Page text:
Using a non-invasive imaging technique that measures the stiffness of tissues gives crucial new information about cancer architecture and could aid the delivery of treatment to the most challenging tumors, new research shows.
Magnetic resonance elastography was able to visualize and measure how stiff and dense tumors are in mice. The technique, which can be implemented on conventional clinical MRI scanners, may help select the best treatment course for some cancer patients.
Scientists at The Institute of Cancer Research, London, found that using their new type of scan could assess the contribution of collagen to relative stiffness across a number of different tumor types.
This in turn could identify tumors in which there is the potential to use new drugs designed to 'weaken' the structure holding together tumors - thereby giving other drugs access to cancer cells in the center of the tumor.
Initial studies established that collagen was key to keeping breast and pancreatic cancers stiff and inaccessible to treatments. In contrast, tumors arising from the nervous system, such as some forms of childhood cancer and brain tumors, were relatively soft and lacking in collagen.
The study, published in the journal Cancer Research today (Friday), was largely funded by the European Union, Cancer Research UK and the Rosetrees Trust.
Tumors are masses of uncontrolled cellular growth, formed of dense and compact networks of cells, structural fibers and blood vessels. It can therefore be challenging to effectively deliver treatment to some tumors as the mass is often stiff and difficult to penetrate.
The researchers at The Institute of Cancer Research (ICR), working in collaboration with King's College London, found that, for example, breast tumors were around twice as stiff as brain tumors and around three times as dense. The major contributor to this increased tumor stiffness was collagen - a key component of bone, cartilage, tendons and the extracellular matrix that holds tissues together.
The findings suggest that the scan can monitor the weakening of the tumor structure through drugs designed to break down this extracellular matrix, such as collagenase. The technique could also be key to identifying the optimum time to efficiently deliver chemotherapeutic agents by showing when the tumor is most vulnerable.
Accordingly, the researchers found that the administration of collagenase resulted in a clear overall reduction in the elasticity and viscosity of breast tumors in mice - both of which fell by around a fifth.
The ICR researchers found that MR elastography provided extra details about tumor structure and density in addition to the information about growth and size given by standard MRI scans.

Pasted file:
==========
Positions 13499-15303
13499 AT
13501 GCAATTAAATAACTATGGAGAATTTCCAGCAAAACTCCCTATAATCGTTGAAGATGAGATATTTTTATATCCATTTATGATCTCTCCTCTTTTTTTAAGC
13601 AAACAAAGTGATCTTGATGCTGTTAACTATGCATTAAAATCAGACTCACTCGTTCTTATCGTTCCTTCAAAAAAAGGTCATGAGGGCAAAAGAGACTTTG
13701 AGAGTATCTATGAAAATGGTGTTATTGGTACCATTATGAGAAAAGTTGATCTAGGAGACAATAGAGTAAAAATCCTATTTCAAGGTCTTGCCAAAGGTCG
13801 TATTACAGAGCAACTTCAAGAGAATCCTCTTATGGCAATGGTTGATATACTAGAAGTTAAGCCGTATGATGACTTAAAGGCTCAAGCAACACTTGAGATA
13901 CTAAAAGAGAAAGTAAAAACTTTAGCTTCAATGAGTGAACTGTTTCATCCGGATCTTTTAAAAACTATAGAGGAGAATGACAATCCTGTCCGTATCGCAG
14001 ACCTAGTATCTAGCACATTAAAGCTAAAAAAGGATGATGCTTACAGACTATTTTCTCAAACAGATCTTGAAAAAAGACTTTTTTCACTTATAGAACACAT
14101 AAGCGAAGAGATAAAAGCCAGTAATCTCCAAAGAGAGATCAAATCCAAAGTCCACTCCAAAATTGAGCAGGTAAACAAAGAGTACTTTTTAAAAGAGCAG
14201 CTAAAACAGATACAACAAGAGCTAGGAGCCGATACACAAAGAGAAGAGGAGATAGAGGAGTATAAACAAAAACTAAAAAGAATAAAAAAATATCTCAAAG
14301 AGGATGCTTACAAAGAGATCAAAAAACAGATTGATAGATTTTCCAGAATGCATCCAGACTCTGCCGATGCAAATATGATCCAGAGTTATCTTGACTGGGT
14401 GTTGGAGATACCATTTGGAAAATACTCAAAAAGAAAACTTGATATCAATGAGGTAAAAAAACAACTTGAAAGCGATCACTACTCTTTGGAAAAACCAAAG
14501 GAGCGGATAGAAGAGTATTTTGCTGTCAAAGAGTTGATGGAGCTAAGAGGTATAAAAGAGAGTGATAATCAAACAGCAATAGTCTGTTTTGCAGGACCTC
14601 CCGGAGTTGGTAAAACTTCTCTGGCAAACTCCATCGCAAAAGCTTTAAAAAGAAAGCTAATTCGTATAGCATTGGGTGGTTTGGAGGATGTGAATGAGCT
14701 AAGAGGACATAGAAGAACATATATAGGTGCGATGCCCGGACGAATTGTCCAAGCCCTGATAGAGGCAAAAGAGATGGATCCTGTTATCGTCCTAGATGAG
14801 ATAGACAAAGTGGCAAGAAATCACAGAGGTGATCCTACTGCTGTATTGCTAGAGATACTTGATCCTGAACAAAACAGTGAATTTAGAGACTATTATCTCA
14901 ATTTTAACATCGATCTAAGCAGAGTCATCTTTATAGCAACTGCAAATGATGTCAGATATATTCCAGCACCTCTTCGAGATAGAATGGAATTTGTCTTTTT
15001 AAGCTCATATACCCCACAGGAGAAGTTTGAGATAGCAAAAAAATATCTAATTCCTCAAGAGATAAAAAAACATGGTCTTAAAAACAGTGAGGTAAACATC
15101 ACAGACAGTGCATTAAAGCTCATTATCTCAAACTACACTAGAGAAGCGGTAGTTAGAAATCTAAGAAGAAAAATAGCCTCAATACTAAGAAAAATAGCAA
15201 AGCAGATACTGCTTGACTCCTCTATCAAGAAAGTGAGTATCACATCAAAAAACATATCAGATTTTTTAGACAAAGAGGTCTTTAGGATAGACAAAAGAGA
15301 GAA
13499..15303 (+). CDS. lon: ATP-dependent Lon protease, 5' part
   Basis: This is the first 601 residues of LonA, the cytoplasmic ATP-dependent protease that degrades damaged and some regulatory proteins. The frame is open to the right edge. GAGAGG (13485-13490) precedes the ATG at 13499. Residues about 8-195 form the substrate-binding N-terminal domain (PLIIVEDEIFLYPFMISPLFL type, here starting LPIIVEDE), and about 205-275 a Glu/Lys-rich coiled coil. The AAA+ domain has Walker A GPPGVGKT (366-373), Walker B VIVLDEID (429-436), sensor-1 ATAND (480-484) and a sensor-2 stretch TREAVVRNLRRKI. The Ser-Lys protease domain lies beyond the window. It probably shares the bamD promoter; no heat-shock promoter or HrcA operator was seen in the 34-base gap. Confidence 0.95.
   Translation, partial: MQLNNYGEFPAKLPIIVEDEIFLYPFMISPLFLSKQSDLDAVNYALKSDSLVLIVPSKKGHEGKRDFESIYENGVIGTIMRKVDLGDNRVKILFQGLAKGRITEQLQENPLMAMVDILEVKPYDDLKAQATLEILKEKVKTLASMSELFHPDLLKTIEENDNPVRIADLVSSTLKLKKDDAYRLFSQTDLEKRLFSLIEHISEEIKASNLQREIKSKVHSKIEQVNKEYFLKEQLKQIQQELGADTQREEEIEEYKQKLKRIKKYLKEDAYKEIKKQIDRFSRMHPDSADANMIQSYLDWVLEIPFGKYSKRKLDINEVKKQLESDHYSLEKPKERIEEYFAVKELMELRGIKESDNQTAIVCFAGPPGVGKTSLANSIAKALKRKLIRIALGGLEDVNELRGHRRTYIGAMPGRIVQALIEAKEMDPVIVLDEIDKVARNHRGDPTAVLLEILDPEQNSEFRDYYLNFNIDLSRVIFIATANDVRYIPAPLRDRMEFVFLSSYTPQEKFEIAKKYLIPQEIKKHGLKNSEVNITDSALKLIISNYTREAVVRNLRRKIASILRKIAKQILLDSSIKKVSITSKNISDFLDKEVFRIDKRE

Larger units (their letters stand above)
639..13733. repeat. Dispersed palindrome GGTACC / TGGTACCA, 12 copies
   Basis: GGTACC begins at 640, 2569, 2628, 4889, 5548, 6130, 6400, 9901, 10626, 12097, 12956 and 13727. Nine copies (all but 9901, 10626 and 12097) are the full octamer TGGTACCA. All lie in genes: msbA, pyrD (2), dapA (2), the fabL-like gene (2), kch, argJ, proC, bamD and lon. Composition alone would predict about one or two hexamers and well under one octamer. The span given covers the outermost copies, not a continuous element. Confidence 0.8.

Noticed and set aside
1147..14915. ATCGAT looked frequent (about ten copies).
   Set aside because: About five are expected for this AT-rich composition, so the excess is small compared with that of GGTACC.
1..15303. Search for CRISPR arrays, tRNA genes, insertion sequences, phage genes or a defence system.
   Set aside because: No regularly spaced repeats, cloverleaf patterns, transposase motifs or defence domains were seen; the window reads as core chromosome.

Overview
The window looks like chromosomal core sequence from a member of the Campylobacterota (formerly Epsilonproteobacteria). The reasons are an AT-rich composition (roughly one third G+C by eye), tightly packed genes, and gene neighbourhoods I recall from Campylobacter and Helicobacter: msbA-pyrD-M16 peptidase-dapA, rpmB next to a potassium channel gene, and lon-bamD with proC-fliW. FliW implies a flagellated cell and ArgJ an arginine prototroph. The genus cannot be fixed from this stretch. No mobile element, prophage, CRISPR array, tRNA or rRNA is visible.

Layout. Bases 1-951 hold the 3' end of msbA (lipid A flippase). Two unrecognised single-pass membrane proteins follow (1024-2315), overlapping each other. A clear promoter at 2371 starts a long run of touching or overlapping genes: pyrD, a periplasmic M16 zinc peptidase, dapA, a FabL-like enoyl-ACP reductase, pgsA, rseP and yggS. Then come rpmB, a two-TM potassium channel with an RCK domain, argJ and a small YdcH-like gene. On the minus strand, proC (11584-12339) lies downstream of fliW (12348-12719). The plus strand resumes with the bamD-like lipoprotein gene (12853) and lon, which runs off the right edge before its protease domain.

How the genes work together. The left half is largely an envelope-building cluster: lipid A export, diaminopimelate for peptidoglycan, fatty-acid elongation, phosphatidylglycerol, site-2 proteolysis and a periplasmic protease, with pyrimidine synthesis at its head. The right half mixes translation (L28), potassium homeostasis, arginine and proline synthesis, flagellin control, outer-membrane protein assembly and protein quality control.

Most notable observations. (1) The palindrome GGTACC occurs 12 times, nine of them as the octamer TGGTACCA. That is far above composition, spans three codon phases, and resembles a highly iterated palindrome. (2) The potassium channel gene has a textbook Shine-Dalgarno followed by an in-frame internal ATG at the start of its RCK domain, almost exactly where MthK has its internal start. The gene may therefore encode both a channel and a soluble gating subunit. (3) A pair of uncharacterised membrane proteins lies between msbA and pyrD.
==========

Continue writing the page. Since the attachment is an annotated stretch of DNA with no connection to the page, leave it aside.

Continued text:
Study co-leader Dr Simon Robinson, Team Leader in Magnetic Resonance at The Institute of Cancer Research, London, said:
Our research shows that this new type of scan can give valuable diagnostic information about breast and pancreatic tumors non-invasively by assessing their stiffness. If confirmed in a clinical trial, we could use this technique to identify patients most likely to benefit from treatments that target the dense scaffold upon which these tumors grow. It gives us a new way of looking at cancers, and a potential way to monitor new treatments that alleviate tumor stiffness in order to help enhance the efficient delivery and uptake of chemotherapy."
Study co-leader Dr Yann Jamin, Children with Cancer UK Research Fellow and Senior Researcher in the Magnetic Resonance team, at The Institute of Cancer Research, London, said:
There's a lot of research activity centered on finding new therapies designed to help anti-cancer drugs reach their target in breast and pancreatic cancers, which can be so stiff and dense that they are impenetrable.
We are very excited to have found a rapid scan that can be incorporated into a current routine clinical MRI examination and can potentially monitor the effects of these new tumor-weakening therapies, and assist the development and delivery of medicines which could save or extend lives."
Natasha Paton at Cancer Research UK said:
Some tumors, like breast and pancreatic, are stiff and dense. Because of this, drugs are unable to reach deep inside the tumor and the cancer becomes harder to treat. Results of this pre-clinical study in mice show that using elastography to measure stiffness alongside standard imaging scans may help doctors deliver treatments more effectively to cancers that are known for their stiffness.
Specialist imaging techniques have made a huge contribution to improving the way doctors diagnose, monitor and treat people with cancer, and it will be interesting to see if these results can be translated to the clinic."